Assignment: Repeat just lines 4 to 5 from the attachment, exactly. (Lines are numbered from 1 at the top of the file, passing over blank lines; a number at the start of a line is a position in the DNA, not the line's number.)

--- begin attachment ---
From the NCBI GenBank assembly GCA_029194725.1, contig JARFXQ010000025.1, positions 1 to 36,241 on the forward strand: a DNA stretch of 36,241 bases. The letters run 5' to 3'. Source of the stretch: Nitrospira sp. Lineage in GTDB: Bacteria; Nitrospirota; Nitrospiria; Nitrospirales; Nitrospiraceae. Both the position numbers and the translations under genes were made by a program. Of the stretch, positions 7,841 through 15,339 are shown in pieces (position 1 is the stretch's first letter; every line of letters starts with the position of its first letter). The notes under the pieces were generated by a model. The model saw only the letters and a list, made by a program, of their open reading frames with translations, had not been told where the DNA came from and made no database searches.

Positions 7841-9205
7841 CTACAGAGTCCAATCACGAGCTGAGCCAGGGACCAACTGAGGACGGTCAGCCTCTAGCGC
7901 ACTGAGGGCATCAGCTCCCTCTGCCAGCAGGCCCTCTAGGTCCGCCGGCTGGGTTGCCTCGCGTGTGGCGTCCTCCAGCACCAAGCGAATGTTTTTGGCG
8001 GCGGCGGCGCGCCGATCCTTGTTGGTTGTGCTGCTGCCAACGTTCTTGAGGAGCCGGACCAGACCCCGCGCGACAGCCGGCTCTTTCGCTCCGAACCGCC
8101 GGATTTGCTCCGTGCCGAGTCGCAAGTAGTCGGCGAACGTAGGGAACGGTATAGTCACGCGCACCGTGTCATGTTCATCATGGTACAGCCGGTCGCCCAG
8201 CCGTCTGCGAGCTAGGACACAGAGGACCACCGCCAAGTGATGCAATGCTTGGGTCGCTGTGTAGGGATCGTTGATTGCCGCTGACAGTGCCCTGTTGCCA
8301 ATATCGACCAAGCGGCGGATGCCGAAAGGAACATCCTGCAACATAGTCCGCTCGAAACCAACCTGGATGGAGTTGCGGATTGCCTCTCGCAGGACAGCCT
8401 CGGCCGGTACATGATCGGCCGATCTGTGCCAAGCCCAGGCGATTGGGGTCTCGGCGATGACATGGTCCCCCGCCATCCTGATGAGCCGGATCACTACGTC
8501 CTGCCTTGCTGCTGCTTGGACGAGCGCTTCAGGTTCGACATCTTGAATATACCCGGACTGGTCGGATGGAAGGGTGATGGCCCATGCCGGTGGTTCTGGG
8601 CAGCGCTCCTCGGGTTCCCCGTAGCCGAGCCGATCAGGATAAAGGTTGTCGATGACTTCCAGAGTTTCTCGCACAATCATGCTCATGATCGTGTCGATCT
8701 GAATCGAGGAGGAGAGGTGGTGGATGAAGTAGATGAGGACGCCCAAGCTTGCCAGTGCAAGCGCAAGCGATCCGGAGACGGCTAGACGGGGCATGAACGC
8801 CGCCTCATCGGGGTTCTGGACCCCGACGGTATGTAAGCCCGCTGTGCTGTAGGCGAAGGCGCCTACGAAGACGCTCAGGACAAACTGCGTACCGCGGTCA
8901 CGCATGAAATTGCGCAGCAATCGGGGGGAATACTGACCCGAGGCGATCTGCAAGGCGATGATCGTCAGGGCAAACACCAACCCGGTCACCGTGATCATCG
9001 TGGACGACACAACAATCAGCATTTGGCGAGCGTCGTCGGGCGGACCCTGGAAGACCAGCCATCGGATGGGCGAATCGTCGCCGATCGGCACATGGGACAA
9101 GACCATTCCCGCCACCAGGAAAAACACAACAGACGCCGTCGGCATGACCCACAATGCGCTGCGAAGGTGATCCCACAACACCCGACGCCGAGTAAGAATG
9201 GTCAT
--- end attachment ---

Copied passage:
7901 ACTGAGGGCATCAGCTCCCTCTGCCAGCAGGCCCTCTAGGTCCGCCGGCTGGGTTGCCTCGCGTGTGGCGTCCTCCAGCACCAAGCGAATGTTTTTGGCG
8001 GCGGCGGCGCGCCGATCCTTGTTGGTTGTGCTGCTGCCAACGTTCTTGAGGAGCCGGACCAGACCCCGCGCGACAGCCGGCTCTTTCGCTCCGAACCGCC